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Canadian law firm Miller Thomson has hired consultancy firm Kroll that in partnership with Coinfirm will perform blockchain analytics work related to the ongoing dissolution of QuadrigaCX.
After the death of QuadrigaCX founder Gerald Cotten and the crypto security keys ‘buried’ with him last year, the case regarding customer reimbursement is still going on.
In a bid to present tangible evidence in the court, Canadian law firm, Miller Thomson, has hired consultancy firm, Kroll in partnership with Coinfirm to perform blockchain analytics work.
“Since being founded in early 2016, Coinfirm has created a powerful analytics engine for blockchain tracing exercises,” the case update reported. “The Kroll/Coinfirm partnership will use a combination of professionals as needed with experience in cryptocurrency, asset tracing/searching, asset recovery, fraud investigations, and data analytics.”
According to the update, Kroll will receive a fee of $50,000 CAD ($38,000 U.S.) and is indemnified against any potential lawsuit up to $150,000 CAD ($114,000 U.S.).
Miller Thomson was apparently appointed to represent Quadriga’s former customers last year, alongside Ernst & Young (EY).
In a sworn affidavit filed at the beginning of last year with the Nova Scotia Supreme Court, Jennifer Robertson, who is identified as the widow of QuadrigaCX founder Gerald Cotten, admitted the exchange owes its customers roughly $250 million CAD in both cryptocurrency and fiat.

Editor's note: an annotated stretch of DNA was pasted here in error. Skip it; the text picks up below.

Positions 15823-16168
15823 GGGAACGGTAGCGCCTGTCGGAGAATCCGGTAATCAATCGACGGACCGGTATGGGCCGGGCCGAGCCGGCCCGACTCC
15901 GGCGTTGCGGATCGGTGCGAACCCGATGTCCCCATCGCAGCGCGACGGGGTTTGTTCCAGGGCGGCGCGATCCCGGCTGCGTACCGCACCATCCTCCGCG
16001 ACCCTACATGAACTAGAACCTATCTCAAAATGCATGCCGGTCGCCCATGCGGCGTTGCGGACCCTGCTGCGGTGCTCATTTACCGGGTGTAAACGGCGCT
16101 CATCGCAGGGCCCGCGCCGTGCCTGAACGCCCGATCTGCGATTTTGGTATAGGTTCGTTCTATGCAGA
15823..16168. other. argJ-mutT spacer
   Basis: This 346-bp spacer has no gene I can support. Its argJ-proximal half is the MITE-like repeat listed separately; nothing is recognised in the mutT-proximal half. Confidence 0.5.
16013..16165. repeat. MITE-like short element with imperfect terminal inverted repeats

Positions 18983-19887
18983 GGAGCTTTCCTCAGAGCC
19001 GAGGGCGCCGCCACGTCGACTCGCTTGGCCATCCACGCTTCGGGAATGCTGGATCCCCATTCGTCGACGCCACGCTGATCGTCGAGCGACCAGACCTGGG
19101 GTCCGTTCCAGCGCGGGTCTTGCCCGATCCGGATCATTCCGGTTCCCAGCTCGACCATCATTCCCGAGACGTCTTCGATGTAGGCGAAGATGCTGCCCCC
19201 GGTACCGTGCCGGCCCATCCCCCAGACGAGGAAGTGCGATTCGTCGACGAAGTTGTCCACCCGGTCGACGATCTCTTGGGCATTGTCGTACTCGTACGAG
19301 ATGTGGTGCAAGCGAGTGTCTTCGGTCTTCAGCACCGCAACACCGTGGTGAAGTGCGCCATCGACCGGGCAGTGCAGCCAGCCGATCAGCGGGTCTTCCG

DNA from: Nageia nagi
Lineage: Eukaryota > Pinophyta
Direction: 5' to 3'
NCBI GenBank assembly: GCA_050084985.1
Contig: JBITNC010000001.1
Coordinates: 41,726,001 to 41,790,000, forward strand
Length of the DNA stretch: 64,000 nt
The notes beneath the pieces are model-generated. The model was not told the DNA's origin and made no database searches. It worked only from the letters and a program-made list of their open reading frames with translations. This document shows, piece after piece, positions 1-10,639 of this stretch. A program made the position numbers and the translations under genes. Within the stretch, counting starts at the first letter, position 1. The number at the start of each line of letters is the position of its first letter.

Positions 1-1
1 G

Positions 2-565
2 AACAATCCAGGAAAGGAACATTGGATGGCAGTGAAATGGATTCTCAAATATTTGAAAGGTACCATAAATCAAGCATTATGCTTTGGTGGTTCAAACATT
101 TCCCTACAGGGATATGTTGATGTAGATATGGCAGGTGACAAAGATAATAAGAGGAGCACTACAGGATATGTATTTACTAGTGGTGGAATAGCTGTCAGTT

Notably, as of Jan. 31, 2019, the exchange was reported to have roughly 115,000 users with balances signed up on the exchange, with $70 million CAD in fiat and $180 million CAD in crypto owed overall, according to the filing.
The exchange holds roughly 26,500 bitcoin ($92.3 million USD), 11,000 bitcoin cash ($1.3 million), 11,000 bitcoin cash SV ($707,000), 35,000 bitcoin gold ($352,000), nearly 200,000 litecoin ($6.5 million) and about 430,000 ether ($46 million), totaling $147 million, according to the affidavit.
Kroll and Coinfirm on the Case
The case is dragging on so much which is significantly disadvantaging its customers waiting to be reimbursed their cash. Due to banks’ call for total non-disclosure of personal accounts, clear account balances have not been provided to deal with the case.
A fifth payment processor called WB21 is said to be holding roughly $9.2 million USD tota on Quadriga’s behalf. However, WB21 was cited refusing to release the funds or respond to communications from Quadriga on the basis of confidentiality duties.
With the partnership of Kroll and Coinfirm, the case is anticipated to have firm grounds during the oncoming proceedings.
Exchange decentralization is a key thing to consider in future to avoid such incidents when a sole person has control over all customers funds.